Don't DIS my ABILITY

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Don't DIS my ABILITY is an educational campaign in New South Wales (NSW), Australia. The project is supported by the NSW Government's Ageing, Disability and Home Care Service of the Department of Family and Community Services to celebrate International Day of Persons with Disabilities.

The goal of Don't DIS my ABILITY is to change misconceptions surrounding disability. Ambassadors are selected as role models for the campaign from the arts, sports and business sectors and events are held throughout metropolitan and regional NSW. The campaign publication, Made You Look is circulated across NSW in arts and community venues, news agencies, libraries and schools.[1]

History[edit]

In 2004, the NSW Department of Ageing, Disability and Home Care (DADHC) - now Ageing, Disability and Home Care (ADHC) - set out to celebrate International Day of People with a Disability (now International Day of Persons with Disabilities) by creating a public awareness campaign with the slogan "Don't DIS my ABILITY." The campaign aimed to challenge society's stereotypes around disability and invited people to reconsider their relationships and attitudes toward people with a disability.

A reference group was assembled that included government bodies and key stakeholders from the disability sector. Each year the event program has grown and in 2009, more than 100 public events were held during the campaign.

In 2007, the event program was published and circulated in a new street press magazine, Made You Look.[2] In 2009, the event program was published on the back of the campaign poster, and Made You Look was devoted to publishing stories by and about people with a disability.

In 2008, as part of the campaign a film festival was made fully accessible for people with a disability in NSW. Sponsored by ADHC, Access All Areas Film Festival visited five regional cities throughout November culminating in a special event in Sydney on 3 December to celebrate International Day of People with a Disability.[3] In 2009, Access All Areas grew to incorporate a short film program for school children. The film festival visited regional towns in 2010, culminating with an event in Sydney on December 3.[4]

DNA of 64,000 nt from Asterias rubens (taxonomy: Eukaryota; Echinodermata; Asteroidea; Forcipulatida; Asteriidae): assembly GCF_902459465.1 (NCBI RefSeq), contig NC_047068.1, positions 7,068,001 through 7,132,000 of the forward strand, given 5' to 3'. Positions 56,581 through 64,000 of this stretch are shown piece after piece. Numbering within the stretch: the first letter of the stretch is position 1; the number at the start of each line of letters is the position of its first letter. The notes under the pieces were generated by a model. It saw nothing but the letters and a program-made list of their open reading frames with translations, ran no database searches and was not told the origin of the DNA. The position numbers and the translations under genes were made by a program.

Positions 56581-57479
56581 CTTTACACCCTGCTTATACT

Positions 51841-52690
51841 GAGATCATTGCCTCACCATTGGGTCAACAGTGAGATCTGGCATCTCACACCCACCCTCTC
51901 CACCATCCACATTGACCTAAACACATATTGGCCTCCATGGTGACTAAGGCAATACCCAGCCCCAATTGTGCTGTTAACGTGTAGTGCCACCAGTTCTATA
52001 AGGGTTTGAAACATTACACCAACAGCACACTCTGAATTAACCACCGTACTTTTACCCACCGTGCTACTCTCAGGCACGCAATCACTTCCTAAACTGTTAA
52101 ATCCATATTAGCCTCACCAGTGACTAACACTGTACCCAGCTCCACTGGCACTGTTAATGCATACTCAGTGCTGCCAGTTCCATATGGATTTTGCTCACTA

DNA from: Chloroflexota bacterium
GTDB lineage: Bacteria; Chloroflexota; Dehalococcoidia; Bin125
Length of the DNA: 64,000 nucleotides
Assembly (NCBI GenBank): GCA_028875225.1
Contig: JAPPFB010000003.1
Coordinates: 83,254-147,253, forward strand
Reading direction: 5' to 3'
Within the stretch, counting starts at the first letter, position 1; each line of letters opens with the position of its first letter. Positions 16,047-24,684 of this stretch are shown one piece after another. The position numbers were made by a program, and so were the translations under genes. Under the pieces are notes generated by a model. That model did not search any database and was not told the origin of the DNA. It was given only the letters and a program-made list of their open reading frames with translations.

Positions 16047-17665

In 2010, the campaign focus was on social media, with a new campaign blog,[5] a YouTube channel,[6] Facebook page[7] and Twitter account.[8]

Events[edit]

Each year events are held throughout NSW to celebrate Don't DIS my ABILITY and International Day of People with a Disability. 2010 feature events, supported by Ageing, Disability and Home Care included the Access All Areas Film Festival, Accessible Arts Small Arts Grants,[9] the Queanbeyan Festival of Ability and Companion Card's Get DIS party started![10]

Other events, hosted by councils, sports clubs, community groups and other organisations are posted on the Don't DIS my ABILITY website. Each year these events are attended by over 25,000 people.

Ambassadors[edit]

Each year ambassadors are selected to support and strengthen the Don't DIS my ABILITY campaign. Ambassadors are chosen from the arts, sports and business fields. They attend various events throughout the campaign. From this group, key ambassadors are chosen to be the public face of the campaign. These include:

2010 Ambassadors[edit]

2009 Ambassadors[edit]

2008 Ambassadors[edit]

2007 Ambassadors[edit]

References[edit]

  1. ^ "Archived copy". Archived from the original on 2010-11-07. Retrieved 2010-10-28. 
  2. ^ http://www.abc.net.au/news/stories/2007/11/05/2081988.htm
  3. ^ http://www.accessallareasfilmfestival.com.au/
  4. ^ http://www.mediaaccess.org.au/index.php?option=com_content&view=article&id=1090:access-all-areas-film-festival-hits-the-road-again&catid=1:cinema&Itemid=15
  5. ^ http://dontdismyability.wordpress.com
  6. ^ https://www.youtube.com/user/dontdismyability09
  7. ^ https://www.facebook.com/pages/Dont-DIS-my-ABILITY/171993555736
  8. ^ https://www.twitter.com/dontdis
  9. ^ "Archived copy". Archived from the original on 2011-03-15. Retrieved 2010-10-28. 
  10. ^ http://www.nswcompanioncard.org.au/
  11. ^ http://www.seeamyrun.com/
  12. ^ "Archived copy". Archived from the original on 2010-10-20. Retrieved 2010-10-28. 
  13. ^ "Archived copy". Archived from the original on 2011-02-08. Retrieved 2010-12-07. 

External links[edit]